PopMatters is moving to WordPress in December. We will continue to publish on this site as we work on the move. We aim to make it a seamless experience for readers.

Reviews

'The Trip to Bountiful' Is a Reminder of Why We Go to the Theater

This television version directed by Michael Wilson is lacking in the same of urgency that made the Broadway show such a sensation.


The Trip to Bountiful

Director: Michael Wilson
Cast: Cicely Tyson, Blair Underwood, Keke Palmer, Vanessa Williams
Distributor: Lionsgate
Rated: NR
US DVD release date: 2014-08-05

The 2013 Broadway season brought with it one of the most joyful surprises the New York stage had seen in recent years: watching then-88-year-old Cicely Tyson play Carrie Watts in a new adaptation of Horton Foote’s The Trip to Bountiful. The part of the stubborn, but heartwarming Miss Watts had already been played by the likes of Lillian Gish, Lois Smith, and, perhaps most famously, onscreen by Geraldine Page, who won the 1985 Best Actress Academy Award, her only win. This makes it true, if somewhat cynical, to assert that it’s a part that will bring critical acclaim to any actress who takes on it. Tyson went on to sweep all the Best Actress in a Play awards during that season, leading to a touching acceptance speech at the Tony Awards where she became the oldest actress to win the award (and any award at the Tonys for that matter).

Still, knowing that the part is such awards bait, didn’t make it any less wondrous to see her perform onstage with the energy and vitality of someone six decades younger. Watching Ms. Tyson at the Stephen Sondheim Theater felt like a treat, not only because of the undeniable novelty of the event but also because it encompassed what made theater such an important art form: the fact that not a single performance is ever the same as the one the night before. Tyson would add new flourishes and details to her already multilayered performance each night, and talking about her with people who’d seen the show on different occasions, you’d get the sense that this was one of those rare performances you wish you could see on every night it played.

Sadly, none of this excitement or energy was transmitted to the television version, which plays out more like an exploitative continuation of the Broadway event, than as a movie itself. The Trip to Bountiful is essentially the story of how Miss Watts longs to see the town where she was born before she dies. It has all the makings of a simple fable and yet, in her forbidden journey from her son’s home to Bountiful, Foote’s play reveals layers of such touching humanity, that it often feels as if the entire world is contained in its wise words.

One of the many problems of the play is that depending on the supporting cast, the character of Miss Watts can come off as looking ungrateful or slightly insane. When we first meet her, she’s sitting in her rocking chair in the middle of the night, and then gets up to warm some milk for her overbearing, yet undeniably meek, son Ludie (Blair Underwood). His wife Jessie Mae (Vanessa Williams) asks them both to go to bed, as it’s late and the next day is a working day. The camera shows us Carrie who is in the kitchen warming the milk for her adult son. We see that she dislikes Jessie Mae, but what this version always fails to show us is why exactly. As played by the extraordinary Williams, Jessie Mae is a woman who loves her husband and is miserable whenever he is. It’s understandable that she will want to keep her mother in law safe and sound, and stop her from running away, considering that she’s old and frail.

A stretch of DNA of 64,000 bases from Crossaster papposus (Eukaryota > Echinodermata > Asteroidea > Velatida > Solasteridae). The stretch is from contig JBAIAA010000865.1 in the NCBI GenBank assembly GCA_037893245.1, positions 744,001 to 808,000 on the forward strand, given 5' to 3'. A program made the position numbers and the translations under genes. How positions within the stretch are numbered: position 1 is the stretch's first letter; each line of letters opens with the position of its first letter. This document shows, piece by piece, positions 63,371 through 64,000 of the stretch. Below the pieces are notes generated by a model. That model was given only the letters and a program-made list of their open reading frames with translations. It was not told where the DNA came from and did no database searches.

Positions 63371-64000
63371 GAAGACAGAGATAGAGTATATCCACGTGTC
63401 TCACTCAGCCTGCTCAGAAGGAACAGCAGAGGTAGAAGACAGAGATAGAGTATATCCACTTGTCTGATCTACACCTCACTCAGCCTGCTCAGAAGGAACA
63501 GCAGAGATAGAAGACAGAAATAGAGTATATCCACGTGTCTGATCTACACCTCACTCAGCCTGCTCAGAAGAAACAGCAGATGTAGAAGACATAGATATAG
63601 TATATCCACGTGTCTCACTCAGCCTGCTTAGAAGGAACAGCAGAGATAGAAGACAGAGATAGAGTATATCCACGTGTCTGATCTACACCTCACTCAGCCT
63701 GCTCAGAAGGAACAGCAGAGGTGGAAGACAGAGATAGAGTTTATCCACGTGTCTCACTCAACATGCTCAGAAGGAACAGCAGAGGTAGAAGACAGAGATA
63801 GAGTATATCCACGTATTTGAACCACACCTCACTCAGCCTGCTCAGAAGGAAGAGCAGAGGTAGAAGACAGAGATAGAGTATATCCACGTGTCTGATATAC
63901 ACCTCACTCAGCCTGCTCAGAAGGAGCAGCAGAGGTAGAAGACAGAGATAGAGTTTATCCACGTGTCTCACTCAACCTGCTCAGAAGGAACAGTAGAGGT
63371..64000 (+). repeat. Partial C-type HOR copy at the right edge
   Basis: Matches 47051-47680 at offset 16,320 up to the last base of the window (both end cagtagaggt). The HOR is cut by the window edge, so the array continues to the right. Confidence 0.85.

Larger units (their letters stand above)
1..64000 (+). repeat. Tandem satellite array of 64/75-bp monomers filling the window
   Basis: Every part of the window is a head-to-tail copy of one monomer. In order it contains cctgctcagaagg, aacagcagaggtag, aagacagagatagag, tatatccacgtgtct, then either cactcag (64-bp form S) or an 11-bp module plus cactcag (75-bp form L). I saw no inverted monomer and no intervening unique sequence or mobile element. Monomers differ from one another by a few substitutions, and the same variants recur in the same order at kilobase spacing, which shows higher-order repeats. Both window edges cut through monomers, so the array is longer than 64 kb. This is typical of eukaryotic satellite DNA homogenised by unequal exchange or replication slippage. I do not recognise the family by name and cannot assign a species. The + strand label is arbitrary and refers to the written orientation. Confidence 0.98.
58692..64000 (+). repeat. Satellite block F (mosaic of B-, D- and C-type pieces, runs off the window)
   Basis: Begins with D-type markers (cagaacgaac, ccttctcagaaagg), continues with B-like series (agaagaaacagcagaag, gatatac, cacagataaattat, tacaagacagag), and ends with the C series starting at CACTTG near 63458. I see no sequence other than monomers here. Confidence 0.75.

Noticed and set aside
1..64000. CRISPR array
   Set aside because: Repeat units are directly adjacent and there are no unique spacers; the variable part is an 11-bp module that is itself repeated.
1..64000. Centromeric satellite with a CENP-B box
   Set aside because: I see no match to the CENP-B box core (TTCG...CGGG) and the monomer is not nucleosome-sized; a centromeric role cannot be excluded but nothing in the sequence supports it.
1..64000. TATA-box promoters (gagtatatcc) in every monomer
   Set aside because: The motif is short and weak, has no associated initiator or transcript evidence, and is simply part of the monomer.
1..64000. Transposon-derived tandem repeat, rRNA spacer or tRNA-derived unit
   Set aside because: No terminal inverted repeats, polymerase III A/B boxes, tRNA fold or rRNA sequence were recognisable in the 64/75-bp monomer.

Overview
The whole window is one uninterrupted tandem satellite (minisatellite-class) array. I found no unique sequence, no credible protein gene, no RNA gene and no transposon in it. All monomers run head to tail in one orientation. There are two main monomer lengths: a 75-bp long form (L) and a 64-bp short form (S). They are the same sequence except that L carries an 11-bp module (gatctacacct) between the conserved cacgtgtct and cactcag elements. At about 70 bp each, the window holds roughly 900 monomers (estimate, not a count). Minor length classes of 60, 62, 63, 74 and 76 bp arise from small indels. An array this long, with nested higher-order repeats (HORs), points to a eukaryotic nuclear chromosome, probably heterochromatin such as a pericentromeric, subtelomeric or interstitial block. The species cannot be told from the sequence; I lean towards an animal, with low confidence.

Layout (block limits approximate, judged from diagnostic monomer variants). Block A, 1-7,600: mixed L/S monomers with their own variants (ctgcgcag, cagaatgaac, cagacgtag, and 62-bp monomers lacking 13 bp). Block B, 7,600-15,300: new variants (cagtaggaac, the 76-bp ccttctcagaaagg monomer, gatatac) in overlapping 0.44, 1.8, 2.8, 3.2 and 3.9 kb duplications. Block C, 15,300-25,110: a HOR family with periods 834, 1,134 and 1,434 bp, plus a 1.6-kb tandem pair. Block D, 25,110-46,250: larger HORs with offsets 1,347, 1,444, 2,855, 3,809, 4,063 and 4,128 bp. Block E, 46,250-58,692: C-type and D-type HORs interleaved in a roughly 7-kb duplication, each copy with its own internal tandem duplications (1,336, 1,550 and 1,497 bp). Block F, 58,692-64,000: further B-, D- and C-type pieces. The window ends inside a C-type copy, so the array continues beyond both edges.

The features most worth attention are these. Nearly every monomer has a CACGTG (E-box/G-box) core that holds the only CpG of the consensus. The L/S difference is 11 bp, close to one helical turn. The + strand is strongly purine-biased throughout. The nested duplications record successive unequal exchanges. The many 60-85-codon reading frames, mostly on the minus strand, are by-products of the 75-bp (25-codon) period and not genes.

Carrie’s animosity towards her daughter in law in this version feels unearned, more like the makings of an irrational, jealous mother, than anything holding any actual truth behind it. However, you can’t root against Carrie, so when she finally escapes and buys a bus ticket to Bountiful, you somehow can’t help but want her to get her way. On the road she meets many characters, through which we learn about the kind of life she’s led and the tone of the piece often suggests that she won’t make it to her final destination.

This television version directed by Michael Wilson is lacking in the same of urgency that made the Broadway show such a sensation. It exists merely as a device to preserve Tyson’s performance for the ages, which leads us to wonder why didn’t they instead just tape one of her performances. While her turn in the TV version is serviceable, it’s quite unremarkable, other than for the fact that she’s infinitely better than anyone acting next to her (even Williams is slightly off key here).

In a time when media is becoming the almighty god one must bow to, this Lifetime version of The Trip to Bountiful feels appropriate to remind people to go to the theater, to go seek why shows keep being turned into films and TV miniseries. The Trip to Bountiful, as it is here, isn’t always worth the ride.

This DVD version of The Trip to Bountiful is presented in a good transfer that highlights the quality of the production values. There are no special features included.